U.S. small businesses are stronger today than they were before the recession, and entrepreneurs are now more likely to reach their fifth year of operation than businesses established any time in the previous three decades.
The Kauffman Main Street Entrepreneurship report, which tracks overall small-business strength on an annual basis, showed many positive signs for entrepreneurs in 2016. (They define a small business as any firm with less than 50 employees.)
The rate of small business owners remained relatively unchanged since last year’s report, at about 60 for every 1,000 American adults. The density of small businesses compared to medium and large businesses remained almost the same, at approximately 676 per 1,000 American businesses. That said, the report also concluded that Main Street entrepreneurs are experiencing more success than at any point since the recession.
That is because the survival rate of U.S. small businesses that reached their fifth year in operation increased from 45.9% to 48.7% this year. That’s the highest point in the three-decade long index, boosting the overall index score past pre-recession levels. The small business survival rate took a sharp dip following the recession, and continued to decline until reaching a low in 2011. That year, only 42.9% of small businesses could expect to reach their fifth year. Survival rates began increasing in 2012, surpassing pre-recession levels in 2014 and reaching a three-decade high in this year’s report.
As a result the annual index—which is based on the business activity of 900,000 respondents each year as well as datasets that cover approximately five million businesses—is at its strongest point since the Great Recession of 2008.
Much of the small business growth in the United States has come from foreign-born and minority communities. The study found that immigrants are 22.5% more likely to own businesses in 2015, and now comprise 20.6% of American small business owners in the United States, up from 10.9% in 1996.
Small business ownership is also becoming more diverse. Today, 28.3% of American small businesses owners are non-white. The study notes that much of the increase has occurred in the Asian community, which grew from 3.8% to 6.2% of all American small businesses owners since 1996, while the share of Latino business owners grew from 5.6% to 14% of all small businesses owners in the past two decades. This squares with the most recent government data. In the wake of the recession, 2.2 million non-white Americans started their own businesses, growing 38% between 2007 and 2012. That’s more than triple the population growth of minorities, according to analysis of Census and Bureau of Labor Statistics data.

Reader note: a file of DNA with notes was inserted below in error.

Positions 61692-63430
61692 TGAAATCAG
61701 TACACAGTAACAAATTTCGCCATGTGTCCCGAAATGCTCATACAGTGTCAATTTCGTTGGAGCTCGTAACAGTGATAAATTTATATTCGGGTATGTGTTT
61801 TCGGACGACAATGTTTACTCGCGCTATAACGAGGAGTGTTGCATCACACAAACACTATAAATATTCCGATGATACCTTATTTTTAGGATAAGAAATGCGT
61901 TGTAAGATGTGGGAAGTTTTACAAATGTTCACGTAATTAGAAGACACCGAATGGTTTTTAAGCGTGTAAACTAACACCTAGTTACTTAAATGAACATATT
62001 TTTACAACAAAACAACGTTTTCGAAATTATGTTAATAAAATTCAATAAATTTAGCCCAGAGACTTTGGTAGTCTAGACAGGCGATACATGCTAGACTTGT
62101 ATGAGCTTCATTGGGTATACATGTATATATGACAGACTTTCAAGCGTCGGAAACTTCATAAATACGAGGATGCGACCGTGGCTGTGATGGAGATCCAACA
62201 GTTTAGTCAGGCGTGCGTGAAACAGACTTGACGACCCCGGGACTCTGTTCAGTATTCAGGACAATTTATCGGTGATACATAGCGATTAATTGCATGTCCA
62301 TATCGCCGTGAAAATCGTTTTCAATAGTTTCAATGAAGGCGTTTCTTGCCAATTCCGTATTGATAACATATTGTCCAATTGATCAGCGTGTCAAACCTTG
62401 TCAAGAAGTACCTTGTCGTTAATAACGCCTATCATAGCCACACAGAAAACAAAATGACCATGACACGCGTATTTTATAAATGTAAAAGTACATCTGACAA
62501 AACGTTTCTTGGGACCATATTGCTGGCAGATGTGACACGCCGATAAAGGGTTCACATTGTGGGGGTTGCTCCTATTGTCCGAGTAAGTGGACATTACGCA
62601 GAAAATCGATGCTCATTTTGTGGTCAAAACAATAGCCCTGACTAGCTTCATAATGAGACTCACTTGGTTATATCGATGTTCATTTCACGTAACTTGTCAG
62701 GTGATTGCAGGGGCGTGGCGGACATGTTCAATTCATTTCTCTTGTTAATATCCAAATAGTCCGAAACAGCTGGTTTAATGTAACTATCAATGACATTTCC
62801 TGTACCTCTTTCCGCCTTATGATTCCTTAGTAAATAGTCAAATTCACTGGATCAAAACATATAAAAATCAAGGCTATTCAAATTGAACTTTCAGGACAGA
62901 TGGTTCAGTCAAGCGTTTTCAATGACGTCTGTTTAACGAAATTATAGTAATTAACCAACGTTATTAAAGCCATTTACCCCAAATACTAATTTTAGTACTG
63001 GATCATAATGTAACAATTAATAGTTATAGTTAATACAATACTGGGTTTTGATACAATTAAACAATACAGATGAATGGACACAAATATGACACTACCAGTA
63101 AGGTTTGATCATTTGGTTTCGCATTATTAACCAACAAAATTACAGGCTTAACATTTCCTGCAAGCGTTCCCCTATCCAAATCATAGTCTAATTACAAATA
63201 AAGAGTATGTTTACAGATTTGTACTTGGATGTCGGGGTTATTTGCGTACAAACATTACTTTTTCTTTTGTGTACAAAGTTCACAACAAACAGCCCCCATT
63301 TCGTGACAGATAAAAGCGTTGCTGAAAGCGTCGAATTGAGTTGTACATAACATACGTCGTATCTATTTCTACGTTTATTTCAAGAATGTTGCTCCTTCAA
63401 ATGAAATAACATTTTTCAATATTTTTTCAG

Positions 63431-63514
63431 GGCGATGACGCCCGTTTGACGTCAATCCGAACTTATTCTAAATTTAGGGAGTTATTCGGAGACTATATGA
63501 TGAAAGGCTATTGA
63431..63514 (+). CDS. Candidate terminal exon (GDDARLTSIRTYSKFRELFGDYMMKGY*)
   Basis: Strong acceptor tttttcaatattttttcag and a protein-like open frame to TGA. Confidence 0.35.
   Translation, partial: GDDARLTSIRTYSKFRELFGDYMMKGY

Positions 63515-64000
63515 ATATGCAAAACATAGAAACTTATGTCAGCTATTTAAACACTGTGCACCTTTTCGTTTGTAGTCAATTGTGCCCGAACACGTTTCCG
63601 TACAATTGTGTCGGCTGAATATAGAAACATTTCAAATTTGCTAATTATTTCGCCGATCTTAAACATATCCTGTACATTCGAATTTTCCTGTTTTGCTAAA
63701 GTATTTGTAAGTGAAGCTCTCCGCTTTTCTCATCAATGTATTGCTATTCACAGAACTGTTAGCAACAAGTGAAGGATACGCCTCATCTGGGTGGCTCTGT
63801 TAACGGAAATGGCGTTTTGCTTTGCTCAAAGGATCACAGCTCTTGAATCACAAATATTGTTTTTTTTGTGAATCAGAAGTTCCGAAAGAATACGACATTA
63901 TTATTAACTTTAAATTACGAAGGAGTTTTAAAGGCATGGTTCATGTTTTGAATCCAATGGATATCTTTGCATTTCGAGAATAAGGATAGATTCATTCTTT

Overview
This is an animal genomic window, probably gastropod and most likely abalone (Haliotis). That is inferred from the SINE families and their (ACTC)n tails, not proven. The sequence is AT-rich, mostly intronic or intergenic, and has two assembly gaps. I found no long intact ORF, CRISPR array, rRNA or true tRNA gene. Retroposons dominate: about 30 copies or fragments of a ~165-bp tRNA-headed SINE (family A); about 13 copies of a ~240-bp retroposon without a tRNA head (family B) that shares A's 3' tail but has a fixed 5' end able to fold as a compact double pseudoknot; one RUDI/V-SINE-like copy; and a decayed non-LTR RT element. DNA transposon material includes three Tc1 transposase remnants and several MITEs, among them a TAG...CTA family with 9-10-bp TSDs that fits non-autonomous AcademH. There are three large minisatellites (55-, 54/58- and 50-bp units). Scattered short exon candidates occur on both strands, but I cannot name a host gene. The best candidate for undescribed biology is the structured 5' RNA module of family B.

The overall rate of small business ownership, however, has declined for both men and women over the past two decades, and while the recession hit men much harder, they are still more than twice as likely to own a small business. Today, approximately 8.2% of male adults and 3.8% of female adults own small businesses. Overall, approximately 67% of small business owners are male, down slightly from 1996, when men comprised approximately 68.5% of all American small business owners.
Small businesses, however, are getting smaller. Companies with fewer than four employees make up 53.1% of all established small businesses in the United States, compared with only 49.5% of small businesses in 1996. The share of the population that owns a small business has also remained consistent since 2010, sitting at about 6% of American adults, since reaching a high of 7.3% in 2007.